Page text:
Erik Larsen: Absolutely.
BLOG@: She made references to Dragon being old and washed-up, and you’ve said some things (particularly in a recent CBR interview) about him eventually dying and his son taking over. As a guy who’s kind of grown up with Dragon, are you feeling a little of your own mortality here?
EL: Not as much as you might think. I’m just trying to play by the rules I set up. I set the book in real time and because of that I’ve committed myself to keeping things on track. Dragon’s my age and at my age—most professional athletes are no longer in the game. Fighting crime is a young man’s game and the Dragon is no longer a young man and it’s time that I start acknowledging and addressing that.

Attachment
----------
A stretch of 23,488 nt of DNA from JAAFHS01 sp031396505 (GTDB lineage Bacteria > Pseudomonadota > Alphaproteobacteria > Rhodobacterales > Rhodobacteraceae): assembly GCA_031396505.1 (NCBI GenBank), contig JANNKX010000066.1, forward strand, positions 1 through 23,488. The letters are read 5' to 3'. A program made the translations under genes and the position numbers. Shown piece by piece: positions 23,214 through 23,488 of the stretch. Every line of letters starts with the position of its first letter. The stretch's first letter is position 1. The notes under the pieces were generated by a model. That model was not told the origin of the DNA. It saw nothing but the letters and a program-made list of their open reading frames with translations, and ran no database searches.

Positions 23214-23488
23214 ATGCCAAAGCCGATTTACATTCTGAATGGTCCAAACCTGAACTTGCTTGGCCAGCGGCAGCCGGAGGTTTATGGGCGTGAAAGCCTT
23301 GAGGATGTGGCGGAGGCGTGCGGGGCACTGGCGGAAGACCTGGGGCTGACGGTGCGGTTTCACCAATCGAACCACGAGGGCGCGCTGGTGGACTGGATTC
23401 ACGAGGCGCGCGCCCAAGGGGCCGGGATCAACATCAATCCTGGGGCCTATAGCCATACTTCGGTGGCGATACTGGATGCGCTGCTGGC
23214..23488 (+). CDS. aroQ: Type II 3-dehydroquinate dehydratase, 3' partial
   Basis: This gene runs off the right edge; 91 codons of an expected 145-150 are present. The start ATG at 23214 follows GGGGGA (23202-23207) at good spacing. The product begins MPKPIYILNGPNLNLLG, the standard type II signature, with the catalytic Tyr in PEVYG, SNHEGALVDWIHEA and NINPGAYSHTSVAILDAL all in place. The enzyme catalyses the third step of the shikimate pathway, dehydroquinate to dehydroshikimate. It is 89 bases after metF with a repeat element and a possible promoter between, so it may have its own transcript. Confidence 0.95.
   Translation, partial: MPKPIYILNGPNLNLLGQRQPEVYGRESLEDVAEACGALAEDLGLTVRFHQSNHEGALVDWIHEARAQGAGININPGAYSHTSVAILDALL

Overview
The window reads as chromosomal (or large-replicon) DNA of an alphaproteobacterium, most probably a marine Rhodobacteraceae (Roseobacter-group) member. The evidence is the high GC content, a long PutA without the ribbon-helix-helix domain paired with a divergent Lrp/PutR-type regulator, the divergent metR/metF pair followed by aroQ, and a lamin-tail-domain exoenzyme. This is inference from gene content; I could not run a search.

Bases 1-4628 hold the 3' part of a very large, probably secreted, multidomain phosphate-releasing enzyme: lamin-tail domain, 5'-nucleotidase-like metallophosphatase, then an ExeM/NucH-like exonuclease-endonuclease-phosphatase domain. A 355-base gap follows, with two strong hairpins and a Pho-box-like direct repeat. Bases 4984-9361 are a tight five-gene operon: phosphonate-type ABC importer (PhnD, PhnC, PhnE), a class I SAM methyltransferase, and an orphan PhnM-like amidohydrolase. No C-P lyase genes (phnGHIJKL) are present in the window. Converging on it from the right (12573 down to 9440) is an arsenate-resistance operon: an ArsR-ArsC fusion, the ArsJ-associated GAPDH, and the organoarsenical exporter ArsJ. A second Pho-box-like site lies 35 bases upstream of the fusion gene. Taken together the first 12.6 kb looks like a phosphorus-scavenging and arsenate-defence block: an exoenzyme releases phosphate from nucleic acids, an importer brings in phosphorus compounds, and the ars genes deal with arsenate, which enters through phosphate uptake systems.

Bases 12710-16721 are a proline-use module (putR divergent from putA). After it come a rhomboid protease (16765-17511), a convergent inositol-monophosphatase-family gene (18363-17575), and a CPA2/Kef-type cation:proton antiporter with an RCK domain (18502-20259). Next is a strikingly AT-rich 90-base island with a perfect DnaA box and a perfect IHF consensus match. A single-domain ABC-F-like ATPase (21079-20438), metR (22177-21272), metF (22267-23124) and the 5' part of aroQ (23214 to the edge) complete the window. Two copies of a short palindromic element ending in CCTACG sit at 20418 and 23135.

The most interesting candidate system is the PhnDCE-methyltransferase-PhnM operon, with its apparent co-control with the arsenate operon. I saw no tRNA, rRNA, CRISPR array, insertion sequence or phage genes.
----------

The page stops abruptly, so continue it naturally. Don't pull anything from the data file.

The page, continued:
BLOG@: A character like Alison is always a little confusing. If her goal was to be this great hero, when did she intend to start doing it? She had this ridiculously powerful weapon; Dragon’s world NEEDS more heroes as we keep losing them in every major story…it seems like now’s as good a time as any!
EL: Alison’s goals are not so simple. At her core she’s very self-centered and insecure. She wants what she wants. She came from an unhappy home, with a incorrigible flirt of a mother and an alcoholic father, and a superhero or two in the family. Her aunt was the original Dart and the others in her family held her in such high regard that Alison couldn’t help but feel overshadowed and inadequate. She doesn’t idolize Dart. She wants to BE Dart–and not as a hero, necessarily. She wants to be better than Dart–tougher than Dart–and she feels that that’s what it would take to feel worthy. Sadly, her quest for power has resulted in the deaths of everybody who might have validated her.